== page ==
I forwarded this letter by email today to the WWU presidential search committee:
"This letter is intended as a follow-up to comments made at the 15 January session at which citizen input was welcomed as a part of the selection process for a new president of WWU. One individual expressed his concern about the large area of the city now covered by students who rent individual homes in residential areas and, thereby cause a deterioration in the character of the neighborhoods by their large numbers, parties, noise, litter, parking infractions, etc.
There are actually two issues here which are intertwined but necessarily have solutions rooted in different jurisdictions. The first is issue is that of illegal rooming houses in the city, the result of decades of neglect in enforcement of the city’s own zoning laws on single family zoning. This problem is finally being addressed by order of the City Council; however, the outcome of its efforts will not be realized, if at all, for many months. The illegal rooming houses exist also as a result of a pressure for affordable housing, which the city has also ignored, preferring evidently the illegal rooming houses as a sponge to accommodate those who cannot afford other modes of housing.
The second issue is that, by dint of its size, the university, which attracts over 12,000 students each year, is the largest source of rental seekers and forces on the housing market thousands of students who cannot be otherwise accommodated in the dormitories on campus. To this point, there has been an unspoken symbiosis between the city and the university with the university “obtaining” no-cost, off-campus housing, partially in the form of illegal rooming houses, and the city turning its head from the enforcement of codes which would eliminate these illegal rentals.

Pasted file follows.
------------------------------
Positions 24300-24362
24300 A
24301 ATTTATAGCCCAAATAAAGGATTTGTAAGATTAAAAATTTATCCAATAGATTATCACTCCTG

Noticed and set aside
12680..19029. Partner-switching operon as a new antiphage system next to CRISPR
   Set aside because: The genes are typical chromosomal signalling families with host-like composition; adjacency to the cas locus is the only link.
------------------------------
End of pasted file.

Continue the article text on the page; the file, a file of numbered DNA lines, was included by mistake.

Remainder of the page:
This hidden "collusion" no longer works as the single family homeowners are demanding enforcement of codes and are becoming more vocal regarding the effect of large numbers of students in their neighborhoods and the deleterious effects therefrom. At the same time, the citizens see the construction of new of academic structures on campus (the most recent costing almost $50 million) and a vigorous push for expansion of WWU to the waterfront. There is no talk from the university regarding the manner in which current students, let alone additional students attracted by the waterfront campus, will be housed. There is little talk of additional on-campus housing – one new dorm in the next few years, maybe. Yet the university, in papers released to a former mayoral candidate, appears to be eager to spend hundreds of thousands of dollars and invite proposals for public-private partnerships in order to obtain and maintain a foothold at the waterfront. There is no concomitant effort to enter into public-private partnerships to provide affordable housing for the thousands of students who are deposited on the community each year and who are propelled into an uncontrolled, unlicensed and unregulated rental market. One would think that the university would have more concern for the health and welfare of its students by demanding that the city place controls on such dwellings."